Railway line is the connection of places with a railroad . In contrast, the term (iron) railway line describes the traffic that regularly takes place on these routes. Several railway lines or one railway line can run on several routes. Railway lines serve both passenger and freight traffic.
In Switzerland, the term railway line is used synonymously for railway line in the meaning of the French term la ligne de chemins de fer . In Austria, the names Pottendorfer Linie and Vorortelinie exist analogously .
The route of the railway line can be equipped with one or more track tracks , with signal systems , building structures , kilometrage , switches and crossings , furthermore with stations and stops for passenger and freight traffic , an overhead line for operation with electric and electric locomotives Railcar . The establishment of an accompanying telegraph and electricity connection is already typical in the early days of railway line construction . This not only made it possible to send messages to the railway company , but also to other means of transmission.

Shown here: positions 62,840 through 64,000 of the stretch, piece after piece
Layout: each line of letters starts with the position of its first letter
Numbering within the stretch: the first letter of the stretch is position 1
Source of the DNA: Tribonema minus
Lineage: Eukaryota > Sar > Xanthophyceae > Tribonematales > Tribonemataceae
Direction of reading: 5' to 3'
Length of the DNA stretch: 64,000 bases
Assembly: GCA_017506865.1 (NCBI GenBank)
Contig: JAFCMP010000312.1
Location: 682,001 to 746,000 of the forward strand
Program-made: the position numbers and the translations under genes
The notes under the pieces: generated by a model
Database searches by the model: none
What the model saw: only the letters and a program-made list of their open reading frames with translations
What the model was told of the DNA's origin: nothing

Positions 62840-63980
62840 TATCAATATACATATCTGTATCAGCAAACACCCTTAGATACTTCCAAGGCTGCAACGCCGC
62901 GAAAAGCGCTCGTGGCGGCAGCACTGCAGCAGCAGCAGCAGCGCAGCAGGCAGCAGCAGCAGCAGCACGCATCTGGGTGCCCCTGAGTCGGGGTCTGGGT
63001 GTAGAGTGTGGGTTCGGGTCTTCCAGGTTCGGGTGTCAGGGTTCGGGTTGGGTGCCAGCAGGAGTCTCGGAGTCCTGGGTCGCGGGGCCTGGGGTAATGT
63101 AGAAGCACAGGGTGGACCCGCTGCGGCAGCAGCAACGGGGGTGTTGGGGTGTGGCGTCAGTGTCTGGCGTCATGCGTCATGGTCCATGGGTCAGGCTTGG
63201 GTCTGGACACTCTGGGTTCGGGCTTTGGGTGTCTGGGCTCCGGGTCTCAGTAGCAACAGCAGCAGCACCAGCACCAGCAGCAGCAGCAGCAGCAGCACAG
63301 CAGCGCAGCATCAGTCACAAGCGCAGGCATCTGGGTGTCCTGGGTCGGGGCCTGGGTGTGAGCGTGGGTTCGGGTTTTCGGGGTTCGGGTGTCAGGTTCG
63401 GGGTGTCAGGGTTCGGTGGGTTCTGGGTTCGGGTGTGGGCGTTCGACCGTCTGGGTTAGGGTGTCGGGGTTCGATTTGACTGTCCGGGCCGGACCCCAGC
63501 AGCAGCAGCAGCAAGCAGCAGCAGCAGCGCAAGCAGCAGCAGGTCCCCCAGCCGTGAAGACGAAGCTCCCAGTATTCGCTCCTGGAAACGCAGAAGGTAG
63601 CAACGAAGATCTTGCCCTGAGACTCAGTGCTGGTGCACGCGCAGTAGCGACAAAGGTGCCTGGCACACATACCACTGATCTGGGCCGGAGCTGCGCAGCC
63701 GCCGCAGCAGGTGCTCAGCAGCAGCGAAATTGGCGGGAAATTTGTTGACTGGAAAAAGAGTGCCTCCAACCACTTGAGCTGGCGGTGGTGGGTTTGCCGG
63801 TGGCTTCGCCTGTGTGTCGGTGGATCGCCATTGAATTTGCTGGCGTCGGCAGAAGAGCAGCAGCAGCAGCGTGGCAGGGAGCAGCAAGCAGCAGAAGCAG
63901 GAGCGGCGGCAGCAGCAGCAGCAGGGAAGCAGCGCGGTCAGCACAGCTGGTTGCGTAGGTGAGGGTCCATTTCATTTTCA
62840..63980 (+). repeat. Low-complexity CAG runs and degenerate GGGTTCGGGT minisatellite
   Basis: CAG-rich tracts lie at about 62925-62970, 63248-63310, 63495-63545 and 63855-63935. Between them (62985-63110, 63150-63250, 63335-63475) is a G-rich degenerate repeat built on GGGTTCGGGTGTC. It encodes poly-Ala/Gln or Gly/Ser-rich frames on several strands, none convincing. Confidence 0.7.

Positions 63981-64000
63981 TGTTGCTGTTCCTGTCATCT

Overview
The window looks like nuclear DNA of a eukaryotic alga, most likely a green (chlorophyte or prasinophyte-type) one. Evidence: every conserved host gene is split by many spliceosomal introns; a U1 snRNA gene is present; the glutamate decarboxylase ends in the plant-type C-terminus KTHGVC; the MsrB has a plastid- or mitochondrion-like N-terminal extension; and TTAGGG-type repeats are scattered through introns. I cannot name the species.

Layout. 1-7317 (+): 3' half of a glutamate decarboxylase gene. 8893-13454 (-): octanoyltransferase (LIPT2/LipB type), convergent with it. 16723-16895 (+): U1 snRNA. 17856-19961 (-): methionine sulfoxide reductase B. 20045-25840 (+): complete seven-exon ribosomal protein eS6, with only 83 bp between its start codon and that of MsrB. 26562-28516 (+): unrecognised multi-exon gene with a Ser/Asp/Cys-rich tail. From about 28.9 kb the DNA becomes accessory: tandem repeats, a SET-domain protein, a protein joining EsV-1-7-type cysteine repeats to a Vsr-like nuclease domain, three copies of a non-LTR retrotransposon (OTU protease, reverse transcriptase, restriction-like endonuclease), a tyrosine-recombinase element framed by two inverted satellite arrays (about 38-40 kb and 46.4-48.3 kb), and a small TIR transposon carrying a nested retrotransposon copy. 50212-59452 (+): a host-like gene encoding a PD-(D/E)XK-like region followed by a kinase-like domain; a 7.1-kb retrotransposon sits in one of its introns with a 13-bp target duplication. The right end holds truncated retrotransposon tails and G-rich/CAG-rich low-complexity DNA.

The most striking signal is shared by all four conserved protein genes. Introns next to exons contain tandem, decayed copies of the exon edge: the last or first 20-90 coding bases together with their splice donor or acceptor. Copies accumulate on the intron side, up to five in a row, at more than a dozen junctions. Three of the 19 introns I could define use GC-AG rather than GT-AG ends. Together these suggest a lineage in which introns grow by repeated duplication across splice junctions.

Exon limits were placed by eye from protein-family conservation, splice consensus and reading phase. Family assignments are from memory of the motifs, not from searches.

The railroad track is constructed from a substructure that is stable in position and absorbs the downward forces of the rail vehicles. In addition, it drains away rainwater so that its stability remains in place even in frost and high amounts of precipitation. On top of it, on a track bed, usually made of gravel, lies a superstructure made of rails, the running edges of which keep the rail vehicles on track.
- The longest railway line in the world is the Trans-Siberian Railway with 9288 km.
- The highest routes are the Lhasa Railway or Qinghai-Tibet Railway, completed in September 2005, with an apex at 5072 meters, and the Peruvian Ferrocarril Central Andino from Lima to Huancayo with an apex at 4781 meters.
- The longest straight railroad in the world with 478 km is located between km 797 and km 1275 of the Trans-Australian Railway .